And while we may not have planned for these eventualities, we are busy navigating them to ensure that your letters will be delivered in time to do what they are intended to do: to encourage relatively unlikely voters to cast a ballot in the 2020 general election.

To make certain that your letters are as effective as possible at increasing voter turnout, we will be setting an earlier October mail date.

What we’re doing to set a new mail date

Like you, we’re thinking a lot about recent news stories and the near future of USPS. And we’re keeping a close eye on the lawsuits, appeals, legislation, and electoral policy changes in our key states that affect how and when ballots must be received to be counted.

We’re also collecting a sampling of real life, real-time first-class USPS delivery times from states across the U.S. to our key states; this information is being gathered by Vote Forward volunteers participating in our Mailbox-to-Mailbox: Assessing USPS project. And soon, when we have the data from our recent Vote Forward Labs experiment in Florida’s 15th Congressional District, we’ll have more insight into whether sending “please vote” letters much earlier than planned could dampen the impact of your letters on voter turnout.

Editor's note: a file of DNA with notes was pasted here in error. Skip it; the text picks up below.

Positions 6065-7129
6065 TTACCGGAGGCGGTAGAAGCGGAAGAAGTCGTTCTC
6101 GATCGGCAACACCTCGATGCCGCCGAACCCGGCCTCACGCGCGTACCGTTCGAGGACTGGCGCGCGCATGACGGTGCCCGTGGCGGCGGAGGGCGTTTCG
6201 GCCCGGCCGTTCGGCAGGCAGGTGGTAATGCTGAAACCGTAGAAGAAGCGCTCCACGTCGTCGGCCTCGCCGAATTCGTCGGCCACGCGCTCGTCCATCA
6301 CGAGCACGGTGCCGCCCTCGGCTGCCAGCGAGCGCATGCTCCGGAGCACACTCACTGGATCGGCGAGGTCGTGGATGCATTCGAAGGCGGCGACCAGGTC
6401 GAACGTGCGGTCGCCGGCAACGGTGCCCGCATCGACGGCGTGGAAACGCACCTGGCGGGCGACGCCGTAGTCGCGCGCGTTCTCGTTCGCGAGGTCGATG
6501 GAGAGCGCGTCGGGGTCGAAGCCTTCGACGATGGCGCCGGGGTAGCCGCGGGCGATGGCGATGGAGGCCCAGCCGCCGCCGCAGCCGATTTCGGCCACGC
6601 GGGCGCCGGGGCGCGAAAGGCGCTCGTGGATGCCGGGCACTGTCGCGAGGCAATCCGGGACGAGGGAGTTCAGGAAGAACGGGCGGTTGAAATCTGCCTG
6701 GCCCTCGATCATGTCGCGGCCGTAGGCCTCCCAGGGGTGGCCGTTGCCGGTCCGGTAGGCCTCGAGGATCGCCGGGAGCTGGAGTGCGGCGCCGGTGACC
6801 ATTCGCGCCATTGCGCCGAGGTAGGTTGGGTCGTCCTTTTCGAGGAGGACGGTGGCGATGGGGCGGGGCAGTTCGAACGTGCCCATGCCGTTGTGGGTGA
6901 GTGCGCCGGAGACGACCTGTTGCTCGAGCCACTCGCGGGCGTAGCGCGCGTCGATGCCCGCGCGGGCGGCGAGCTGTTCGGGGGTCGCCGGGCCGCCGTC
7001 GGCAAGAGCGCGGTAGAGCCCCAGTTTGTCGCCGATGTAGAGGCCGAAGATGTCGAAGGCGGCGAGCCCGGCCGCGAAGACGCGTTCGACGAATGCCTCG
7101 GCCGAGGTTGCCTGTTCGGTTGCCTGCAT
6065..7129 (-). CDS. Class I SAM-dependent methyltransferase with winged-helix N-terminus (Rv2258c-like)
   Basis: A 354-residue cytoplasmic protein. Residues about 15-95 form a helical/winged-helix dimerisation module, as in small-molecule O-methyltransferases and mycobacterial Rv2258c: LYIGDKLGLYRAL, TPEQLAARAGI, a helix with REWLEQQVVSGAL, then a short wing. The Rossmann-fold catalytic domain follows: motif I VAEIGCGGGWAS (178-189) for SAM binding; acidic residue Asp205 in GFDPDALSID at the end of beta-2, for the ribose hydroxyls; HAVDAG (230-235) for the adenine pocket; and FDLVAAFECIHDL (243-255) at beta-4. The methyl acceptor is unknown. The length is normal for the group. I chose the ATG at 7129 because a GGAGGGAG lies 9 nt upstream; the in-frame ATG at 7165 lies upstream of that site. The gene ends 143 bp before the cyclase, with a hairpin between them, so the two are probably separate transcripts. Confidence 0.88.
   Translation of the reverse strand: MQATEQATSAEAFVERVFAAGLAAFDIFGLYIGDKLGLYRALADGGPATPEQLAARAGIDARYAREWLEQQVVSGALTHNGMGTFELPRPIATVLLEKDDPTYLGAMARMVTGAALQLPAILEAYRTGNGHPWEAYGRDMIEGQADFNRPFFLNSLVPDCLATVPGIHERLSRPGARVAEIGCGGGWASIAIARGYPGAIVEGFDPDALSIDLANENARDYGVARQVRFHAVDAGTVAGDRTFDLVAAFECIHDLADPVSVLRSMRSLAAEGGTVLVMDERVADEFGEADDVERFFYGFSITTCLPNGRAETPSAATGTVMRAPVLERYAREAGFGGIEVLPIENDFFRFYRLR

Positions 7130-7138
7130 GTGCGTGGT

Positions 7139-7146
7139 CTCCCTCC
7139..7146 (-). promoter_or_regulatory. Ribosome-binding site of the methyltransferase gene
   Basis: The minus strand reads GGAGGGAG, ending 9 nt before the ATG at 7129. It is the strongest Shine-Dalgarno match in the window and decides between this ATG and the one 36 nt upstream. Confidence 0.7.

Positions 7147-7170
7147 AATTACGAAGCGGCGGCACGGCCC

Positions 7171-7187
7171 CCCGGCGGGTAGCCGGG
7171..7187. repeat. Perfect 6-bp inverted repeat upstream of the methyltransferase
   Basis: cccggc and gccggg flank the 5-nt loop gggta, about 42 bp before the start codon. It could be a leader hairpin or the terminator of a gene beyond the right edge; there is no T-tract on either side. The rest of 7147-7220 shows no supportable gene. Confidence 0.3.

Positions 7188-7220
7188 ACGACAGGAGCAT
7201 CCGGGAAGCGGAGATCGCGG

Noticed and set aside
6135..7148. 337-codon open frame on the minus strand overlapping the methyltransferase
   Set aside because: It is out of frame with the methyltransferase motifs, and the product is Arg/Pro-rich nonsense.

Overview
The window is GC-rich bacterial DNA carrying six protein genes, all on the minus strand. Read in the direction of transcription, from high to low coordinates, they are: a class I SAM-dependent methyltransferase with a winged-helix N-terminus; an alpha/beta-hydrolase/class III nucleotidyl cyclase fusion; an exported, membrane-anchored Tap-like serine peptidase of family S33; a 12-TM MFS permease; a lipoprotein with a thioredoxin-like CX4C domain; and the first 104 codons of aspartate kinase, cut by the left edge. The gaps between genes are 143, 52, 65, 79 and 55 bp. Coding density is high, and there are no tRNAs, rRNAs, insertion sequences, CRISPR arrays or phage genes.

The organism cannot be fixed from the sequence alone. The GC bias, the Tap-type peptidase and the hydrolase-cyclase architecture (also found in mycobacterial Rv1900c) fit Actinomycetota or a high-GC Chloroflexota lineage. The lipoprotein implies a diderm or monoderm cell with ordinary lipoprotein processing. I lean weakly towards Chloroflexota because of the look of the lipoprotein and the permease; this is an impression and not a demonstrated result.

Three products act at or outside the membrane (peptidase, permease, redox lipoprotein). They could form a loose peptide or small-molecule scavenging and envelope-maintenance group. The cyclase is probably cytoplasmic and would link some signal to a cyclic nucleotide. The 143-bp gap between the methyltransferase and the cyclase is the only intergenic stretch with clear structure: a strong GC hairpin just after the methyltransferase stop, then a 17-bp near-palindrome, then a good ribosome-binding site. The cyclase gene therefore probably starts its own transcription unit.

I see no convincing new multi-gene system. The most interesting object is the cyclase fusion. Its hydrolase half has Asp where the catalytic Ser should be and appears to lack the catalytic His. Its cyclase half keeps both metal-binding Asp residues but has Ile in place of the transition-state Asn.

Why we’re doing all of this research now

Ordinarily, and in all of the experiments we’ve conducted in the past to show that letters increase voter turnout, we’ve sent them as close as possible to the election without missing it because we know that “please vote” messages fade from memory quickly, and because the relatively unlikely voters we’re encouraging tend to make the decision to vote — or not — close to the last minute.

We also know from a great deal of historical evidence in rigorously conducted experiments that “please vote” messages communicated too early have essentially no effect on voter turnout. We cannot make the mistake of setting a mail date that is so early it results in your letters being ineffectual.

And during the 2020 primaries, we learned that the number of requested absentee ballots sometimes exceeded the number of ballots returned by close to 40 percent on the day before the primary election. The reasons for this are not entirely clear, but it bolsters our thinking that a Vote Forward letter received days before the ballot return deadline could close this gap.

Why we cannot rush to set a new mail date

We’re writing to voters in 15 different states, with 15 different sets of election rules and deadlines, amid layers of lawsuits to change these rules and deadlines, evolving policy changes by elected and election officials, an uneven postal service, and record vote by mail spikes during a pandemic.

Following all of the above, we can tell you the electoral landscape in our key states continues to change each day. And each day we learn a little more about the status of mail delivery.

What we know about first-class mail and election mail